Media Coverage

KSU gains patent for cattle vaccine tech against liver infections

Apr 05, 2018 - Animal Pharm
By Sian Lazell 
Animal Pharm
April 5, 2018

Kansas State University (KSU) researchers have been granted a patent covering non-antibiotic vaccine technology for cattle health. 

The 20-year patent has been issued to researchers at KSU's College of Veterinary Medicine for a non-antibiotic treatment of beef cattle liver infections.

The research 'Composition and Methods for Detecting, Treating and Protecting Against Fusobacterium Infection' focuses on vaccine-based technology that bypasses antibiotics and the threat of drug resistance when treating cattle and sheep for liver abscesses caused by Fusobacterium. KSU explained liver infections are a significant problem for the feedlot industry.

This latest work from KSU builds on a previous patent gained for a novel approach to preventing fusobacterial infections. The original patent covers the use of the researchers' invention within expression systems, adjuvants, injectable solutions, oral compounds and vaccines.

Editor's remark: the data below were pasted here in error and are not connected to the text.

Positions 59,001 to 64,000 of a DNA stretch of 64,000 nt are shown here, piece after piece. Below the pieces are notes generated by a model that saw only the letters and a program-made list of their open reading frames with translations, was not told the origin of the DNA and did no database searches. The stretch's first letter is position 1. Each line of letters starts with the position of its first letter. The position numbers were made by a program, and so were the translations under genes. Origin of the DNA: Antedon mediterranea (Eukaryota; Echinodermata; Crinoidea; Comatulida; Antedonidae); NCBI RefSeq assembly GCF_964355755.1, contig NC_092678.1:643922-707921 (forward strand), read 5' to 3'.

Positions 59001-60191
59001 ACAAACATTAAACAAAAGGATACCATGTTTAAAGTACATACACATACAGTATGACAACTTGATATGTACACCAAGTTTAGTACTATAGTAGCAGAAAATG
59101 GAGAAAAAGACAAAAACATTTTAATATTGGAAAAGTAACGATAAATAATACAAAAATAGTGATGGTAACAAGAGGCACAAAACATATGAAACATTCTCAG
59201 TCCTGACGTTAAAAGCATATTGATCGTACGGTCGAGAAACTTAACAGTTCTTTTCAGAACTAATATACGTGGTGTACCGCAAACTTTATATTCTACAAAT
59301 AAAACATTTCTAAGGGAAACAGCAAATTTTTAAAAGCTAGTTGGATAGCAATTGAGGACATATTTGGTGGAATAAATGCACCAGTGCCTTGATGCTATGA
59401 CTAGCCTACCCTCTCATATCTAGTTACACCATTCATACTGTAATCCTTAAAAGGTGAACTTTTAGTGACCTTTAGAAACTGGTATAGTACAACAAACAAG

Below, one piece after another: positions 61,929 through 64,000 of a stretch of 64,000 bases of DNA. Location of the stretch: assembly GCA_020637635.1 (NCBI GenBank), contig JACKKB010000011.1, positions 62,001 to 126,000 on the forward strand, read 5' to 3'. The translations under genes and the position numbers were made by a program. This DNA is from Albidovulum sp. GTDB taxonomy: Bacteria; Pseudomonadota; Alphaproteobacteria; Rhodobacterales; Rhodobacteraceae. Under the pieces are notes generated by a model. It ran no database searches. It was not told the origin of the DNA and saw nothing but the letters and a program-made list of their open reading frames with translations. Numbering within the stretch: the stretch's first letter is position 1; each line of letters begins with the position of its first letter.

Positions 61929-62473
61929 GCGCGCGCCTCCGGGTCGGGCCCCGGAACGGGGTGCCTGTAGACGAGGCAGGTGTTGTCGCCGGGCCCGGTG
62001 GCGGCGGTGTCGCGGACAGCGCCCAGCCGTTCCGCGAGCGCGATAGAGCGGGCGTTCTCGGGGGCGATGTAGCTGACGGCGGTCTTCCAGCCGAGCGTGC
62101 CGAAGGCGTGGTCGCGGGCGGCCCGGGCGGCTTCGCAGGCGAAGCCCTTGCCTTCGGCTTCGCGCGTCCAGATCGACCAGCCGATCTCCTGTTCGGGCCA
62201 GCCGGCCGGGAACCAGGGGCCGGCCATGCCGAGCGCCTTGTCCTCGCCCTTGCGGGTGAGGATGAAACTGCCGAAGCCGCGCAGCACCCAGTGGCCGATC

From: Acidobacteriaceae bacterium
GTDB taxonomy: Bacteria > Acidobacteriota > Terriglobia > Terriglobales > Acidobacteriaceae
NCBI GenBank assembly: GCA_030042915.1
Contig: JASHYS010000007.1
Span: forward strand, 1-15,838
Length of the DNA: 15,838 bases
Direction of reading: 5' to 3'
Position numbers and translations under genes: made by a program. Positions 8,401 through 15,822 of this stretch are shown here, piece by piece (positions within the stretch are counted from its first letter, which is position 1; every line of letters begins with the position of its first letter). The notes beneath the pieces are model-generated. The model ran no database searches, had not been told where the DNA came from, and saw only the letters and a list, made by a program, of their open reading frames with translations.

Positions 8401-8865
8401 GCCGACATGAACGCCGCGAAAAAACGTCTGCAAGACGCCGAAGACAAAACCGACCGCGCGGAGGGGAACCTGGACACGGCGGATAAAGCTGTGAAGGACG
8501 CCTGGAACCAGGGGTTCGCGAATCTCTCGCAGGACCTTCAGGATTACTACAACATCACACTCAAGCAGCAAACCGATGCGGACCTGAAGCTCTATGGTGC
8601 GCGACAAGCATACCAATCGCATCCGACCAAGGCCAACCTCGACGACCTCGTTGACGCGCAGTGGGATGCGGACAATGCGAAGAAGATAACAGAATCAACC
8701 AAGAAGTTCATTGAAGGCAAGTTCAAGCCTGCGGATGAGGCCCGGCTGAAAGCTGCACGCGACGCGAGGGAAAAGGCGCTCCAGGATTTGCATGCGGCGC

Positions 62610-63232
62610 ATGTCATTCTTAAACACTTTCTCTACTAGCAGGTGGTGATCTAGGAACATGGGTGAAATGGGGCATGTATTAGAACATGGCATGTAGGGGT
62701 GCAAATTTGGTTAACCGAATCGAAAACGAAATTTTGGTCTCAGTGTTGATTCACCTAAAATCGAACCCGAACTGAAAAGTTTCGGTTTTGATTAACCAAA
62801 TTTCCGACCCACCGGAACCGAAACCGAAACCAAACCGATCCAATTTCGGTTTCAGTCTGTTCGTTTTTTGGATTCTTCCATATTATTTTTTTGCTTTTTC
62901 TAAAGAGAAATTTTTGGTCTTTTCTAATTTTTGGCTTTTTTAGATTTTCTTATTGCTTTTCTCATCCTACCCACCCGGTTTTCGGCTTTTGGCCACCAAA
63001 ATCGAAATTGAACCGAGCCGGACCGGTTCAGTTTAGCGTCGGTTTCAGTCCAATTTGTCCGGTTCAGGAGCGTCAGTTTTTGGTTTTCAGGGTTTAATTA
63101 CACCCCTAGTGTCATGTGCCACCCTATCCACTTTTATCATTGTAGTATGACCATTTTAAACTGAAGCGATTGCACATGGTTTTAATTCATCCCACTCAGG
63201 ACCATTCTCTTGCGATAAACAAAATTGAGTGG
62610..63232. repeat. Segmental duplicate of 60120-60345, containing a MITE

TG Nagaraja, professor of microbiology at the university and a lead researcher on the project, said: "We have identified a protein and learned the mechanisms of how the protein attaches to cells, so we created compositions and methods to use the protein to prevent the attachment of Fusobacterium to the cells in the rumen – the first compartment of a cow stomach – and liver. If bacteria do not attach to cells, they are highly unlikely to cause infection."

MM Chengappa, also a professor of microbiology at KSU and lead researcher, explained the new patent "broadens the scope of how the invention can be utilized."

Mike Apley, Frick professor of clinical sciences at KSU, commented: "Alternative methods to antibiotics for prevention, control and treatment of disease in animals are of great value as we move into a time of increased focus on antibiotic stewardship. This focus is apparent in regulatory, legislative and consumer attention given to antibiotic use in food animals. Effective vaccines for common diseases are especially valuable in our prevention and control protocols."

KSU highlighted a recent study by West Texas A&M University which found liver abscesses cost the US beef industry $56 million annually. In light of new regulations for using antibiotics in livestock, treatment options for such infections and other diseases in cattle have been affected.

Reprinted with permission of Animal Pharm News




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